Dr. Elaine Ducharme Blog ,Mindful Eating August 27th, 2018

August 27, 2018
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About two years ago I saw a magazine while standing in line at the supermarket. It was a special edition of TIME entitled , Mindfulness the new science of health and happiness. I quickly browsed through it and decided to buy it. I teach mindfulness quite frequently at my office and certainly attempt to be mindful in my own life. This particular magazine focused on Tuning in to your body, eating mindfully and short meditations.

I wish I could say these tips are all mine. However, I am presenting them directly from the article in TIME called Fourteen Ways to Eat in the Moment (and love it) by Ellen Seidman.

We all eat every day. We are constantly thinking about or making decisions related to food…what to cook for dinner, what to eat for lunch, what to buy at the store…But when it comes to actually eating and enjoying our food, many of us are failing pretty miserably. I personally eat lunch at my desk way too much. And while doing that, I am reading emails, working on articles and in general not being mindful of my meal. I suspect a few of you might be doing the same thing.

Here are Seidman’s tips for connecting with your hunger, avoiding stress eating and enjoying your food. I have added some of my own comments.

1.        Start by asking yourself if you really want this. Check to see if you are eating because you are hungry, tired, bored or simply craving chocolate!

2.        Sit down to eat. This is a pretty easy one. But, many people eat power bars on the run. Others are drinking protein shakes while driving or walking, picking their meal off their kids plates etc. We definitely eat less when we make our meals an enjoyable experience and take time to taste our food.

3.        Act like a baby. “Kids find food wondrous”, says Seidman. They touch it, smear it, mush it and generally enjoy the experience. I am not suggesting you smear your food around at work. But, taking time to enjoy what it looks like, tastes like and smells like makes eating much more enjoyable.

4.        Have lunch anywhere but your desk. Eat in the break room, take your lunch outside and sit on a bench. Really allow your lunch break to be a break.

5.        Create a food speed bump. Doing a mid-meal assessment of whether or not we want to keep eating is really helpful. It takes our brains about 20 minutes to recognize our stomachs are full. So, slowing down mid-meal allows you to make a decision about eating more. Michelle May, author of Eat What You Love , Love What You Eat, series of books suggests dividing food on our plates in half as an automatic reminder to check and see if we are really still hungry.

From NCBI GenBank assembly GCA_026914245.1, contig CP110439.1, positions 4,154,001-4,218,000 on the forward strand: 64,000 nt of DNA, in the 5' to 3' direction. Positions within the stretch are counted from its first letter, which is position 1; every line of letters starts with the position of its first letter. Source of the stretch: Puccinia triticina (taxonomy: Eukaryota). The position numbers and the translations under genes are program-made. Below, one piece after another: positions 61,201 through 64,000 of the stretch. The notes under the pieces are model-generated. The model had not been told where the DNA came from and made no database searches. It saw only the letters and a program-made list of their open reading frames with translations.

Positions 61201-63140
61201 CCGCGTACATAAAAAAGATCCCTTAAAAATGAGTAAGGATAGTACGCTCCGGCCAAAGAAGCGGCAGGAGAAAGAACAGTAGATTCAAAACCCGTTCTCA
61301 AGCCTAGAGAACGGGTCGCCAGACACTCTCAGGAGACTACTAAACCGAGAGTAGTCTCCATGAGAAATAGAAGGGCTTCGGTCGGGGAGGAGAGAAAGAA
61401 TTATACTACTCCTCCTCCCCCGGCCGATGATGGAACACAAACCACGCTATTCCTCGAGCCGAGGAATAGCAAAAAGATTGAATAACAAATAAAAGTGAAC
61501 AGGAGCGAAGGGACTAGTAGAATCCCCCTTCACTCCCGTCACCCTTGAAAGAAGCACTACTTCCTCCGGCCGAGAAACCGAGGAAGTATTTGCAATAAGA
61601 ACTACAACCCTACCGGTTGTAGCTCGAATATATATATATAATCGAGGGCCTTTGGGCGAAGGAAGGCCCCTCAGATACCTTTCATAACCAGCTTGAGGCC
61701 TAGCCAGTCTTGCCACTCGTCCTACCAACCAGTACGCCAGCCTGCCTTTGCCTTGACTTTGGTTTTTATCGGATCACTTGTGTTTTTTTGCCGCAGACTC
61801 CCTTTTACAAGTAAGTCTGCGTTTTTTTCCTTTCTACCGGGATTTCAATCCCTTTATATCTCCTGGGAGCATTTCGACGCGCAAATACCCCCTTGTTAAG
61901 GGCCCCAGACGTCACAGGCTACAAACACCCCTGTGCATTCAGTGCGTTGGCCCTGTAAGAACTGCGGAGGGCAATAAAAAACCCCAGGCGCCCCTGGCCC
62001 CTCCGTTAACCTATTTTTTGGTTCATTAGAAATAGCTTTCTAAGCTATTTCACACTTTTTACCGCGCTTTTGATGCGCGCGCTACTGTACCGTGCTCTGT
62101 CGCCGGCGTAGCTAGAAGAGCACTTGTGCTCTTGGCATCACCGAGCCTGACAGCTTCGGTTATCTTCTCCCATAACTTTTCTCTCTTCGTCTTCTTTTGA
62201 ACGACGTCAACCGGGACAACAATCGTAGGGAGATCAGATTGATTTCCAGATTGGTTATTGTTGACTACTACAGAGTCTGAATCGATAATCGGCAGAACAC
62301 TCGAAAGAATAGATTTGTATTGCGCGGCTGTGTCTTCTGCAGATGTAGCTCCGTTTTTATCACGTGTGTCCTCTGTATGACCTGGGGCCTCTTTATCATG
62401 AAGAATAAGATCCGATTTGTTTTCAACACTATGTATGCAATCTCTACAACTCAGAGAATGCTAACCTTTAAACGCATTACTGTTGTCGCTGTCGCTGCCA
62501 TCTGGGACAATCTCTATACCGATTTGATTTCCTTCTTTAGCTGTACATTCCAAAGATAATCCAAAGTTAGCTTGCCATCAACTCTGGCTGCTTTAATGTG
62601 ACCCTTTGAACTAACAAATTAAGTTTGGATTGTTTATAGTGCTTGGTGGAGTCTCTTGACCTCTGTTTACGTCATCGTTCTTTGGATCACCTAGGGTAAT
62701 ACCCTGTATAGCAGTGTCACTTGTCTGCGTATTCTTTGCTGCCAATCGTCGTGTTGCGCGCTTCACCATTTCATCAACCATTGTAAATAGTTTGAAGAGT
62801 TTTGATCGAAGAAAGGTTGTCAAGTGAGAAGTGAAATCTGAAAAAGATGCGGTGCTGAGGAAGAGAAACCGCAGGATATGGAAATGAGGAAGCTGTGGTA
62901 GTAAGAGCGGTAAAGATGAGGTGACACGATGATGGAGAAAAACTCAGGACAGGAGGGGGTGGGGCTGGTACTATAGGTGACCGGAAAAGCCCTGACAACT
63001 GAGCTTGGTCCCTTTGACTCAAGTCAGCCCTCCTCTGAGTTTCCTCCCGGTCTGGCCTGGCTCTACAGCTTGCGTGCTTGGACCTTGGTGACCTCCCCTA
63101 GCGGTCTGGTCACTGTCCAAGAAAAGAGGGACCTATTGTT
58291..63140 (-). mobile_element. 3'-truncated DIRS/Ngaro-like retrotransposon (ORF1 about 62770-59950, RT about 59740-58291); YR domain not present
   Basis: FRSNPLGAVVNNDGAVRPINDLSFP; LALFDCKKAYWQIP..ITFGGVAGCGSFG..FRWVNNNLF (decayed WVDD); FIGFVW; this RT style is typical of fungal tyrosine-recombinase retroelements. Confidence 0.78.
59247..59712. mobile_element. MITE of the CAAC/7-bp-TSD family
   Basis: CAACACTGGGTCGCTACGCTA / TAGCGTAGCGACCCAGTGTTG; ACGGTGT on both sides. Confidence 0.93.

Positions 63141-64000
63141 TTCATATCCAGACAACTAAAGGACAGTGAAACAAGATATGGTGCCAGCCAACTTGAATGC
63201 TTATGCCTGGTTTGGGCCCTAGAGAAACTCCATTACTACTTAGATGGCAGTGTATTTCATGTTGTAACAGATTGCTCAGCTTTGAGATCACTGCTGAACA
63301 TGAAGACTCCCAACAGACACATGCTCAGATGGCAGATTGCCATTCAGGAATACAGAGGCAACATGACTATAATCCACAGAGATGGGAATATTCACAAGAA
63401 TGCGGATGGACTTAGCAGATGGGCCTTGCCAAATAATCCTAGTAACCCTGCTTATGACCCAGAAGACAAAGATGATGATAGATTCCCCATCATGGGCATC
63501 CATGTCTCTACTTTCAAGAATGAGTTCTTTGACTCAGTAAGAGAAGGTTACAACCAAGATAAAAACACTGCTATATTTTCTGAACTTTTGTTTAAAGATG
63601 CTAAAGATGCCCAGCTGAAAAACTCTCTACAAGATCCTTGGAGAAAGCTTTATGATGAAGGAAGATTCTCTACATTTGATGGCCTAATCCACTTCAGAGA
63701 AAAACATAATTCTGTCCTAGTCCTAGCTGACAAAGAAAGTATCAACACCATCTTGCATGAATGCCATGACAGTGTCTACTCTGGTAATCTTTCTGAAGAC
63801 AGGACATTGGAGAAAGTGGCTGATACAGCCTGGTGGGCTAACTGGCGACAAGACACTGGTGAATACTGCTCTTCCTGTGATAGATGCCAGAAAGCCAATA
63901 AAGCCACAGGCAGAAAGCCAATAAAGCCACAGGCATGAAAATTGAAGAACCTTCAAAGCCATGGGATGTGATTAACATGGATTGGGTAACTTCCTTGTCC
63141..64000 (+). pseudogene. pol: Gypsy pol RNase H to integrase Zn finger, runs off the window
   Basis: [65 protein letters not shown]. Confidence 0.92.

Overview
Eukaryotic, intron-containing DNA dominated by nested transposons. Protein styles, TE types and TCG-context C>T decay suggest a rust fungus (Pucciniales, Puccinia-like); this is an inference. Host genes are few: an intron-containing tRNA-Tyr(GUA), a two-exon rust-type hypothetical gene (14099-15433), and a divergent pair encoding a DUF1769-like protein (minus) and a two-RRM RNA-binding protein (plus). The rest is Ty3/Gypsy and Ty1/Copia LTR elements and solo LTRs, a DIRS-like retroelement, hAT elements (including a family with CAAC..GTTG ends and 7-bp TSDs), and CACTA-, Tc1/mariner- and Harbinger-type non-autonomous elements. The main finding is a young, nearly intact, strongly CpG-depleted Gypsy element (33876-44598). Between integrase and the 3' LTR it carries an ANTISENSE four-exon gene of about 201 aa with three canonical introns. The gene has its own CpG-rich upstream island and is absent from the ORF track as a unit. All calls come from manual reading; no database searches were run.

6.        Go Wild with Thai takeout.When you try new foods with different flavors and spices you are more likely to slow down and experience the tastes, smells and textures.

7.        Don’t swear off comfort food. Anytime we forbid ourselves to eat foods we really enjoy we set ourselves up for failure. The key is to eat them in moderation and include these foods in an overall diet plan that allows you to nourish your body and spirit.

8.        Have candy (if you want) but don’t keep it handy. Many people will go to the store and buy a candy bar on occasion rather than keeping an entire bag available.

9.        Chew like a cow. Definitely not my words. My father never let me chew gum because he thought it made people look like they were chewing like a cow. But I get her point. Basically pay attention to the crunching sounds you make. It helps you enjoy your food experience and actually can regulate how much you consume.

10.    Beat buffet syndrome. Buffets can really be a problem. We have so many choices right in front of us. A little of this and a little of that can turn into 5000 calories very quickly. And we so often think we are getting “such a deal!” Food should not be about quantity. Think quality, enjoyment and overall nourishment of your body. Seidman suggests making a fist or crossing our arms as a way of telling our brains to stop. Of course, this also prevents us from using our hands to serve ourselves more food.

11.    Play with texture.  Mix things up a bit by freezing grapes for a different texture or throwing croutons or a couple of my favorites, crunchy onions or toasted almonds ) over vegetables.

12.    Follow the rule of two. This one is interesting. Seidman suggests planning your pleasure. Pick a reasonable entree plus any two other things you really want. I get the idea that people may feel less deprived. But you have to be careful that you don’t have a small piece of chicken with a 20 ounce beer and large piece of cake!

13.    Clean that cluttered kitchen. Brian Wansink, the director of the Food and Brand Lab at Cornell University notes that having a neat environment helps you feel like the world is less out of control and reduces the chances of eating from anxiety. I know that I always feel more relaxed if my kitchen counters are clean and my table is uncluttered.

14.    End the meal on a favorite. Save the best for last. When that last bite is something you really love, you will be less likely to feel deprived and keep eating. I really love ending dinner with a small piece of dark chocolate. Besides tasting good, dark chocolate has some health benefits including antioxidants that can improve risk factors for heart attacks and elevate mood!